Wyoming, Day 10, in Idaho

Sometimes the Google homepage picks a winner.

A couple of months ago, undoubtedly based on other internet searches I’d performed, Google displayed a picture and a link about a little-known sight in Idaho, not far from Jackson, Wyoming.

I needed to choose an activity for our last full day in Jackson, something not too strenuous or complicated. In keeping with our theme of trying new locations, I mapped out a plan for a drive into Idaho to see this small waterfall known as Falls Creek Falls.

For the most part on this whole trip, we avoided the crowded, familiar sights of the national parks. We were highly rewarded for this choice. Day 10’s destination was no exception, and truly could be thought of in a saving-the-best-for-last way.

This small creek flows into the Snake River in Idaho, across the mountains and downstream from where the Snake flows in Jackson Hole. What’s amazing is this small stream ends in a glorious cascade.

As waterfalls go, this one was spectacular. My wife Carolyn often speaks of the “character” of a waterfall, as in, “This waterfall has a lot of character.” This generally means there are many channels in which the water flows, creating visual variety as the water falls to the plunge basin. Niagara Falls is pretty impressive, but it doesn’t have a lot of character.

Being that we live in an area of many falls (western North Carolina), we often see some pretty remarkable fountains. Stepping to the edge of this one immediately took our breath away. Carolyn’s first words to me were, “You made my day.” That was quite satisfying, as that was what I was going for.

Carolyn finds her soul restored with rushing waters. A quiet walk along a stream, standing at a waterfall – these are some of the things that bring peace to her spirit. And, I must admit, to mine also. This sense of tranquility comes from knowing the Creator behind the creation. From knowing that this glory that we see before our eyes is but a dim reflection of the glory of the God who made it.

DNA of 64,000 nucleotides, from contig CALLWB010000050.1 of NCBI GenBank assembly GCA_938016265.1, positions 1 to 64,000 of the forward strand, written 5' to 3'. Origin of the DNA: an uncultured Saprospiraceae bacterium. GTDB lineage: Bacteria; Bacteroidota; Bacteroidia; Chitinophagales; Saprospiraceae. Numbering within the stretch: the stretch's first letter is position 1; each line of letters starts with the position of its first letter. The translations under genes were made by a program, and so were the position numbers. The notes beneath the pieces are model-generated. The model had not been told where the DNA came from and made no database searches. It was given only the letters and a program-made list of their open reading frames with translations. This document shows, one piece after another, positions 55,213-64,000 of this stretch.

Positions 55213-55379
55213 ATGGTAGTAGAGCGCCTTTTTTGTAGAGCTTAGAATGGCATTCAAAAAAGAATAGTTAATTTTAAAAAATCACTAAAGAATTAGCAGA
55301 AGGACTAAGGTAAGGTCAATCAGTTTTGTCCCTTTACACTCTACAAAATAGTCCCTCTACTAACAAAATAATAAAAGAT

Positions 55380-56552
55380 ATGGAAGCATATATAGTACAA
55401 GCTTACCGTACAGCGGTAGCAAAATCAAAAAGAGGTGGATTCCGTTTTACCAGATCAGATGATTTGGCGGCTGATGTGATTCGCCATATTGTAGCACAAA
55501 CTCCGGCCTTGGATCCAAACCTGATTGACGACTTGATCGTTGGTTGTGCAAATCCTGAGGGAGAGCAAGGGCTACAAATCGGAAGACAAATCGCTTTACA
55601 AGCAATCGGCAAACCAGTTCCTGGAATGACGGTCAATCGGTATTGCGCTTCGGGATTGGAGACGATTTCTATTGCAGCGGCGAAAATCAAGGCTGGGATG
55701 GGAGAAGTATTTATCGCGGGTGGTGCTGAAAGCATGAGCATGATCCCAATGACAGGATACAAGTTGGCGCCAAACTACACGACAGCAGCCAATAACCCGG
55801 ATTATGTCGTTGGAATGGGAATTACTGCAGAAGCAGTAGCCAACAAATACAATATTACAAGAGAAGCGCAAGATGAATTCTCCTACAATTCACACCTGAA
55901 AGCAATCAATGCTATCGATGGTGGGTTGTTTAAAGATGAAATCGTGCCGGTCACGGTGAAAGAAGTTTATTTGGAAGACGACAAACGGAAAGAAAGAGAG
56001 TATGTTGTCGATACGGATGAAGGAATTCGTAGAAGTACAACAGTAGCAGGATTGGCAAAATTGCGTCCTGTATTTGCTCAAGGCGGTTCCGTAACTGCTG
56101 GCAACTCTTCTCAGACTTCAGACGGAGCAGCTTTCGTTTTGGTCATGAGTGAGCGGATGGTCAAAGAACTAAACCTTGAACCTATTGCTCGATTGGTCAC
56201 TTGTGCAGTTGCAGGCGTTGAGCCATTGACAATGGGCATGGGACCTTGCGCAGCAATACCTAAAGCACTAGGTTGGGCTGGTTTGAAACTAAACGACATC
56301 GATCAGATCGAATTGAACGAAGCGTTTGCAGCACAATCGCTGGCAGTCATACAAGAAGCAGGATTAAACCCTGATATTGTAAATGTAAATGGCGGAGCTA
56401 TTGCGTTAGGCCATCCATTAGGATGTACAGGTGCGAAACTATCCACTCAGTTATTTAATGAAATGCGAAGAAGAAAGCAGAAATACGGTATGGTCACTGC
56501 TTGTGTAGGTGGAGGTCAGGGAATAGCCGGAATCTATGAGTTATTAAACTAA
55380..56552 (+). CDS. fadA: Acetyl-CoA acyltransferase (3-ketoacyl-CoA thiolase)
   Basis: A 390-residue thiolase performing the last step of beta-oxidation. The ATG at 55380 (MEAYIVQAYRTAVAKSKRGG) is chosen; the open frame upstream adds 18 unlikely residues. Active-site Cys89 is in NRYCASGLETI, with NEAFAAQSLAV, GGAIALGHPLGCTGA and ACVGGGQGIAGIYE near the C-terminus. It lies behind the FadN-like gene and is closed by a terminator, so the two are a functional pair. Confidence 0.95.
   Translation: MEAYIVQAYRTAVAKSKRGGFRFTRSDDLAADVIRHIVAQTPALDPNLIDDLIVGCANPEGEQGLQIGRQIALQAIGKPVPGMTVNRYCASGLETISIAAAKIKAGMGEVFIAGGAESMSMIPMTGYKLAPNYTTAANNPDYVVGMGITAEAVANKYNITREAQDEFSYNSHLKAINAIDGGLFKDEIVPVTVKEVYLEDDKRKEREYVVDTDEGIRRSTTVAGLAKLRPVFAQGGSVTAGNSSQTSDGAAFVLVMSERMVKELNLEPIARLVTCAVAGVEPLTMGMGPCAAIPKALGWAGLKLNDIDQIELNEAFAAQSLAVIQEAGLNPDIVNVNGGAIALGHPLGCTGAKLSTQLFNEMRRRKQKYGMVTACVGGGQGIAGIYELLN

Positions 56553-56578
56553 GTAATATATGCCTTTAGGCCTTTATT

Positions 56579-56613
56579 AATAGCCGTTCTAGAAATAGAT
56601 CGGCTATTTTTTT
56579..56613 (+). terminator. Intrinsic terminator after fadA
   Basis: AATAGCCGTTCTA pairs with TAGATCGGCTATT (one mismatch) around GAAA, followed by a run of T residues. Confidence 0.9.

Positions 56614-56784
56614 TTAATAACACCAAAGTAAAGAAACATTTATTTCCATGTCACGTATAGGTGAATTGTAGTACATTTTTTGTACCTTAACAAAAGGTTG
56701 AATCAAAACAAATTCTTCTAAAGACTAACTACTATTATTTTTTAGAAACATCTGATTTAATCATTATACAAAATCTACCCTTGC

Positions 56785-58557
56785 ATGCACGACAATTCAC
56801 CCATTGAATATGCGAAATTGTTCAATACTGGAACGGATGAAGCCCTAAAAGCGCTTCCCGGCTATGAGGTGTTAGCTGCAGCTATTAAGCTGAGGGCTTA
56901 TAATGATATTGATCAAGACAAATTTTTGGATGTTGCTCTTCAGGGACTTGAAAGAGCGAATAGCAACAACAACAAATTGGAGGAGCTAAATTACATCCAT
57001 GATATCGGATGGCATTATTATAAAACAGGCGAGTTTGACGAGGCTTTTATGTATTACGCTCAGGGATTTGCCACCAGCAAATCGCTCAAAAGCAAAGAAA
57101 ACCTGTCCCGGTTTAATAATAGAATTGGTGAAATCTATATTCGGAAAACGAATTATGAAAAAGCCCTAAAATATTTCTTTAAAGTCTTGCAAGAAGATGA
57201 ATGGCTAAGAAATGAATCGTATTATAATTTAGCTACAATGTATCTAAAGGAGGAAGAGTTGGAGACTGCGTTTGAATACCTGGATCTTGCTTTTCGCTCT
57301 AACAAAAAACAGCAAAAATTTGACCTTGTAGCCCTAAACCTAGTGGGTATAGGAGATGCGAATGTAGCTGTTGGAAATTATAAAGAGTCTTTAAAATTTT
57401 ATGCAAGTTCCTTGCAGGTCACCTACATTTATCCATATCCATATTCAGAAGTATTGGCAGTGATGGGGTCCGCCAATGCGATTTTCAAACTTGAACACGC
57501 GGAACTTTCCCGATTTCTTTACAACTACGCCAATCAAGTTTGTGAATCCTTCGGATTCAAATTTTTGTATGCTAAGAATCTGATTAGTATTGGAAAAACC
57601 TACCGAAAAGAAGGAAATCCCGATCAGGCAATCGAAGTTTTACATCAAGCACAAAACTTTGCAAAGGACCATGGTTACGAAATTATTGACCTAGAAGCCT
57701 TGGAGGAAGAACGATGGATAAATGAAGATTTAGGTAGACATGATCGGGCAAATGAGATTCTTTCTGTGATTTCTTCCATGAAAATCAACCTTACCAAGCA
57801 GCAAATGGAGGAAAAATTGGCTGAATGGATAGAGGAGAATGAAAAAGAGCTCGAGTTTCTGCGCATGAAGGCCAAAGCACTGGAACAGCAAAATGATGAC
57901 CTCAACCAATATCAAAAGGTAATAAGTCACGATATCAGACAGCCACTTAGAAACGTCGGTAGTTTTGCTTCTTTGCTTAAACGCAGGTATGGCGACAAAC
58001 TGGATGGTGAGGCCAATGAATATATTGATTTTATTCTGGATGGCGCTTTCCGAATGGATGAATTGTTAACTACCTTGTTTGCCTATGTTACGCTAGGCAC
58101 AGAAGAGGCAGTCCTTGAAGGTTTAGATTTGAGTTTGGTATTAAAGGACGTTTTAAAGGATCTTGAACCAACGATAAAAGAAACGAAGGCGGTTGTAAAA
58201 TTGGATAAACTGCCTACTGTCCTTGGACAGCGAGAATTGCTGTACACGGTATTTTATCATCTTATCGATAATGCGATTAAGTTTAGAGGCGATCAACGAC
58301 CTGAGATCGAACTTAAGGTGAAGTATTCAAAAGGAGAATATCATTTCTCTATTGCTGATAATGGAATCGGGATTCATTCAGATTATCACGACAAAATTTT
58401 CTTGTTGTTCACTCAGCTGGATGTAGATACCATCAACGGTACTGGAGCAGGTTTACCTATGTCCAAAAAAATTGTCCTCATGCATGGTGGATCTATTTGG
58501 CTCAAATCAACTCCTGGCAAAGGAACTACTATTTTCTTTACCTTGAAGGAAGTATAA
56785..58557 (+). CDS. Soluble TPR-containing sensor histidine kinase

We spoke to a man who lived in the area but had never been to this waterfall until he saw an online picture. It was not far from the main road, but couldn’t be viewed from the main road. We felt like we’d discovered a hidden gem.

Part of this kind of discovery is wanting to share it with the world. But that often comes with a cost, as more and more people come and possibly overrun a place like this. Just look at what has happened at Max Patch Mountain along the Appalachian Trail. Too much usage has led to a ban on camping after the place got trashed. We are like locusts sometimes.

On the one hand, we all must visit the wild and beautiful places, for in this we come to treasure them. But if we are not careful, our footprint becomes destructive. It’s a fine balance. What I can do as an individual is to follow the old mantra – take only pictures, leave only footprints.

Our journey into Idaho led us through some lush farmland and some autumn colors. In previous trips out here in early September, it had been too early for colors. But this year, owing to a dry season, we’ve seen some stunning coloration.

Day 11 is a travel day, back to hearth and home in North Carolina. We have been rejuvenated and refreshed on this vacation, with a fine mix of activity, rest, and thoughtfulness. I encourage you to seek for those times of refreshing.